Make War with a multitude of councillors
– Greek Proverb
Creating things in general is hard work, and takes a lot of dedication. Making things for the web can sometimes be downright cruel. The Oatmeal has done a fantastic job of summing up the creative outlet online. Even if you are not a creator, please check out the comic strip, as it illustrates the impact your comments can have on a creator.
Since May 2011, I have been employed at Legend Boats. They have been a great 4+ years, but all great things must come to an end. Two weeks ago I gave my notice to Legend that I was going to be leaving. I have taken a job as a Senior PHP Developer at Climax Media. I am super excited about working at Climax. The people there are incredibly smart, passionate, and I think it will be a great fit. Continue Reading
A problem well stated is a problem half-solved.
– Charles Kettering
WordPress has come a long way since it’s inception. I really got excited about WordPress after the platform started allowing developers to register their own Custom Post Types. I was a big fan of this, and believed this could bring the type of data abstraction that was needed for modern websites. Continue Reading
Using Git with WordPress has always been a little bit of black magic. You can’t keep the database under Git, nor can you run migrations on the database. We are left just putting our code and files under Git management, and leaving the database migrations up to something like WP Migrate DB. Continue Reading
When you set out to design a new website, especially a writing centric website, how you present the primary content is often a major concern. Boxing your website is a technique that was mostly used a lot during the previous decade, but is starting to fade.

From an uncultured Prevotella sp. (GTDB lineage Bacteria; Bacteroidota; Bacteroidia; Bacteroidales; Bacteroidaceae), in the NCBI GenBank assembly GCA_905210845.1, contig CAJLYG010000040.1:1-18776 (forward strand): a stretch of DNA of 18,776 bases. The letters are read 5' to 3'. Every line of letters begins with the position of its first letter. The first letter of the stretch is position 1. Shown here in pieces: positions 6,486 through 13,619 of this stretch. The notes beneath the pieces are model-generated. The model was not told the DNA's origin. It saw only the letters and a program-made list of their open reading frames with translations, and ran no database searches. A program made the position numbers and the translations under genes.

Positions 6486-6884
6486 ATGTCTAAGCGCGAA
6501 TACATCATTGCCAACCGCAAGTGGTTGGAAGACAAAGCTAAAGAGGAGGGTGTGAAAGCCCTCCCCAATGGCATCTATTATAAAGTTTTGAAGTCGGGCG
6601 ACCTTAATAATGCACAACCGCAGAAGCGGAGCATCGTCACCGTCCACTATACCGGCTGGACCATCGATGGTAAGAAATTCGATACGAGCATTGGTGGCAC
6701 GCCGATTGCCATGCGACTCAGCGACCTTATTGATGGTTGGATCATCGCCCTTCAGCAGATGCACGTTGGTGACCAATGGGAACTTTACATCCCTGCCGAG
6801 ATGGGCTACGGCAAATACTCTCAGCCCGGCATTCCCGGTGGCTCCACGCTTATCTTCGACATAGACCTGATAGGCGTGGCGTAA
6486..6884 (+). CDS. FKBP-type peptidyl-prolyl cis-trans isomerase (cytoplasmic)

Here is a screenshot of the previous version of this site. See how my content doesn’t have any fixed restriction on it. Even though the boundaries of 1180 pixels exists around the content and sidebar, I don’t put a visual box to show this bounds.
This article sums up everything that is wrong with tech entrepreneurs in this century. The perpetuating thought process that “you MUST go to the Valley to be successful” is ridiculous. Plenty of tech businesses have started outside the Valley and have been successful. There are actually a lot of benefits of being outside the Valley, which may even cancel out the benefits of being inside.
The other part of this article that got me frustrated was the attitude of these so called entrepreneurs. The pair seemed to want to do whatever it took to be successful; except actual business tactics like market research, launching their product, doing A/B testing, developing to make the product better, etc. Their whole goal was to find someone to give them a lot of money for their idea. An idea isn’t worth anything, until you combine it with great execution.